While all eyes are on South Indian states, other states have criticized New Delhi for trying to tamper with India’s Federal character. Prime Minister Modi lashed out on more than one occasion against the previous administration when he was Chief Minister of Gujarat, accusing it of discriminating against his state; he also came down heavily on institutions like the Planning Commission and the National Development Council (NDC) (interestingly, Karnataka’s current Chief Minister has also criticized the NDC, dubbing it as a ‘talk shop’). Modi had also praised the former Chief Minister of Tamil Nadu, the late J Jayalalitha, for taking on the central government by walking out when she was given only 10 minutes to speak at a National Development Council meeting.
Even while opposing the National Counterterrorism Centre (NCTC) proposed by the erstwhile Congress government, a number of Chief Ministers, including Mamata Banerjee (then an ally of the Congress-led UPA), Naveen Patnaik (Chief Minister of Odisha), and Jayalalitha had joined hands. All these leaders had stated that the NCTC was not in sync with the federal character of the country.
To look at the demands of these states from any one lens is naïve. The fact is that states from Eastern India (Odisha, West Bengal), the North East, and even Punjab have had differences with the centre over numerous issues.
New Delhi, whether led by a Congress Government or the BJP, has not been particularly deft or responsive to some of the genuine concerns of states.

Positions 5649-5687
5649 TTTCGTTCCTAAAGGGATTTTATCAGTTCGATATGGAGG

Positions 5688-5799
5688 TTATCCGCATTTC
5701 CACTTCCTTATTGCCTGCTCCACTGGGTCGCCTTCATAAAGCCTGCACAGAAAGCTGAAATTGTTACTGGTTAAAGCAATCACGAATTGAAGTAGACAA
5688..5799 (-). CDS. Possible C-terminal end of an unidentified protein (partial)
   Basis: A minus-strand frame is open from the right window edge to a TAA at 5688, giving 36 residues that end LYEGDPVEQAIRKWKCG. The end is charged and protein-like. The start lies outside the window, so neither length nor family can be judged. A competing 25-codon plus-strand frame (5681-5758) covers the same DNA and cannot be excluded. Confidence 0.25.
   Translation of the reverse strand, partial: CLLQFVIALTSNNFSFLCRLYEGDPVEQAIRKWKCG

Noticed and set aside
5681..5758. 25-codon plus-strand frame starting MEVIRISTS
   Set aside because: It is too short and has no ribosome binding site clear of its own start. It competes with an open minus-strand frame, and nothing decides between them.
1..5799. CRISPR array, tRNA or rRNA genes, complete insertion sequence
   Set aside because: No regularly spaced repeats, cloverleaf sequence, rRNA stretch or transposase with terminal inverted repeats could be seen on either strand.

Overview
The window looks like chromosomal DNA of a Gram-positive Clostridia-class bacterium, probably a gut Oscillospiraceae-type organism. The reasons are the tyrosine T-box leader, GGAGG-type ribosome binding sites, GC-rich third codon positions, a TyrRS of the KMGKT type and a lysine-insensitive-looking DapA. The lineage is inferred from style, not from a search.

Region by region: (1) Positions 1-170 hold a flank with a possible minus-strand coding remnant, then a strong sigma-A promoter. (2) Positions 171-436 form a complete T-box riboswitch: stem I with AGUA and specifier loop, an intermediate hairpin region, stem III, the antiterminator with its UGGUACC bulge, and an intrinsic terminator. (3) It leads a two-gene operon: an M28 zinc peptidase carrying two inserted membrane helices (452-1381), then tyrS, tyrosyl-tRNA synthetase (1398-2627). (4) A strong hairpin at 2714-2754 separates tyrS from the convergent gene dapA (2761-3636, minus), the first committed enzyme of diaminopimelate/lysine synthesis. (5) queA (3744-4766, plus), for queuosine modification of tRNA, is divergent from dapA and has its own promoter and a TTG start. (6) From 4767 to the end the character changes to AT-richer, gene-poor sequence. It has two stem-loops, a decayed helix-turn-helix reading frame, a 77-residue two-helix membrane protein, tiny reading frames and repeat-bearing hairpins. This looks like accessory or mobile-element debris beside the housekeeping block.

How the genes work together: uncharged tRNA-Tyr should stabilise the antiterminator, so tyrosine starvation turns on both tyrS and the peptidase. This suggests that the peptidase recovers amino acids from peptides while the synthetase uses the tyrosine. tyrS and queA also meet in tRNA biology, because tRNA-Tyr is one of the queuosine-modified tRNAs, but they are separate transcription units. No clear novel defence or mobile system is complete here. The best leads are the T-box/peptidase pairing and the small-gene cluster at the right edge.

While Modi has spoken about ‘Cooperative Federalism’ on more than one occasion, so far it has been a mere slogan and nothing else. The PM’s attitude towards states has been driven to a large extent by the party in power in that particular state – something he accused the previous UPA government of doing.
Failure of Regional Leaders
At the same time, regional leaders have failed to create any one forum where they can discuss common challenges they face. The only time they join hands or speak up in one voice is when elections are around the corner.
How regional parties worked together in the 1960’s and 1970’s
Here it would be pertinent to point out that, when the Congress Party’s power was at its peak in the 1960’s and 1970’s, there were more robust and effective linkages between various regional parties. For instance, the Shiromani Akali Dal (Punjab) and other regional parties, including the Dravida Munetra Kazhagam (Tamil Nadu), jointly raised the demand for greater rights for states. The Shiromani Akali Dal (SAD) was part of the Janata Government in the late 1970’s, and during the Emergency had developed strong links with regional leaders.